Meeting Foodland Challenges for Young Families

April 21, 2010 in Blog Recipes, Cooking & Baking Hints, Diabetic Menu Item, Psychology of Food by Joyce Bunderson

A few days ago I spent about two hours with my hairdresser. It feels a little strange to call her my hairdresser; yes she’s the only one that has cut and highlighted my hair for the past 10 years. And the only time that we get together is when she’s working on my graying locks, but she’s really lots more than a hairdresser. She’s really a friend. She’s the age of my children, so she could be a daughter, but I’d have to say that she’s a dear friend that works on my hair. Her name is My Kel, and she’s a darling young mom of three little girls. Have you ever thought what it would be like to have a hairdresser for a mom? You should see the little girls; most days their hair looks like it could be in one of those hairstyle books for little girls. She’s quite the impressive mom – PTA leader, room mother for the oldest daughter, church volunteer, amateur photographer, part time hairdresser and scrap booker. All of you moms out there know that this is a very incomplete list – as it doesn’t include the garden, house decorating and cleaning, shopping, cooking and a hundred other hats that many moms wear.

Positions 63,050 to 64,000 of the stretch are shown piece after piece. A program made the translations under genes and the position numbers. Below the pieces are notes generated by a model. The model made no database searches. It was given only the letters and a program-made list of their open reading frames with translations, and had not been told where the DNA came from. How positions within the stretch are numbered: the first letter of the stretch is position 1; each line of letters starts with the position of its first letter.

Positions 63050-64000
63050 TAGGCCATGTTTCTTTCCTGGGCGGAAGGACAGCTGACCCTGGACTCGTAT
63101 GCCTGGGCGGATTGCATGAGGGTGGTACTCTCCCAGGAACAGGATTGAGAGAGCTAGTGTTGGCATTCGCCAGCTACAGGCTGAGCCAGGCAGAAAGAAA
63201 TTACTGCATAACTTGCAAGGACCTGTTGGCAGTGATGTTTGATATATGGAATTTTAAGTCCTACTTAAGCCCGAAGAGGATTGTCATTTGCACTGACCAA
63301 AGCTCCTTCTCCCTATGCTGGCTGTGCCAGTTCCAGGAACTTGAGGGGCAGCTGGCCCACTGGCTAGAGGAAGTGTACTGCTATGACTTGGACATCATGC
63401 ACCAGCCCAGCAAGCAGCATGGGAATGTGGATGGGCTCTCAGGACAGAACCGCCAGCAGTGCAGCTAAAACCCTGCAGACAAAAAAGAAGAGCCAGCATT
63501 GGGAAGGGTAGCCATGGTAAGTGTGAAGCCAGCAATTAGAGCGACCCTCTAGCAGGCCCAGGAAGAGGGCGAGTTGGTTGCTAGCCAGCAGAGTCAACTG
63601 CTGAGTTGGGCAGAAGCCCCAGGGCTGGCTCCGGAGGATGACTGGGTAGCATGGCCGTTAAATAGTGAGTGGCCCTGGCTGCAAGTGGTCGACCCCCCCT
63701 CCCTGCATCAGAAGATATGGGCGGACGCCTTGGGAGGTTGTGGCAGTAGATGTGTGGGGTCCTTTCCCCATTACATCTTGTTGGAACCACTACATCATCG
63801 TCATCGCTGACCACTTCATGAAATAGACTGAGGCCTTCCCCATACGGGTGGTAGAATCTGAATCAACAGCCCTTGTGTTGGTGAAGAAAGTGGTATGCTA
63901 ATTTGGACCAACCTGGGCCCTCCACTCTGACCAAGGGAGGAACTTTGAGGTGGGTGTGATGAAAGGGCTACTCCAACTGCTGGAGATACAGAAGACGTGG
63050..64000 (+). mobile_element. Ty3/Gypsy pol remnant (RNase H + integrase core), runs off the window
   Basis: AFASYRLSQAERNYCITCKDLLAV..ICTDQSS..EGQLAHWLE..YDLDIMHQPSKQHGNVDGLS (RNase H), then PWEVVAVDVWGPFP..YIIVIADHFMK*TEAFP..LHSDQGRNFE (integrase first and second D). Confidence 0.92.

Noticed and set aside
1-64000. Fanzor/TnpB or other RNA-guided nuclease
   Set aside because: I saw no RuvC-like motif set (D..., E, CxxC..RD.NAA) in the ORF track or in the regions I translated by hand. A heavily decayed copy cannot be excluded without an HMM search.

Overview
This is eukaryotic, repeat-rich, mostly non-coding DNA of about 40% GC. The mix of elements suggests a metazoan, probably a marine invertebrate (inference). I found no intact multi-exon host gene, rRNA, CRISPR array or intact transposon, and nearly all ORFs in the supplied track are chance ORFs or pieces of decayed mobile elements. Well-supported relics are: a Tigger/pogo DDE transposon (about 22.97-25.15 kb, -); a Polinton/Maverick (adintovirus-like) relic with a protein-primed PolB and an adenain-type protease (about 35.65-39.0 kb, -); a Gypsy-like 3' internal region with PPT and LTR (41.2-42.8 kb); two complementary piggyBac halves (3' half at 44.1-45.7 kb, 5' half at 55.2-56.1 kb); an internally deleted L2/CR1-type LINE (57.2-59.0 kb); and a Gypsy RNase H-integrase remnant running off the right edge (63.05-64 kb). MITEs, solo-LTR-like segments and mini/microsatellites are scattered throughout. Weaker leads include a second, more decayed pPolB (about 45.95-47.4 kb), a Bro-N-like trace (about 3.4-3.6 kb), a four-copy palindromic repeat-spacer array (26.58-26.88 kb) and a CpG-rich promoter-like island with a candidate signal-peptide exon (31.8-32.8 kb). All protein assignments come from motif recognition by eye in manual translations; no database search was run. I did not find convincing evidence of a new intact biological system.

The reason that I told you a bit about My Kel is that she always seems to me like the American Mom. She’s juggling so many things, being a wife and mother. One of them is being the nutritional gatekeeper, a term used by Brian Wansink, author of Mindless Eating: Why We Eat More Than We Think. This week My Kel’s life and Dr. Wansink’s writing have come together in my life.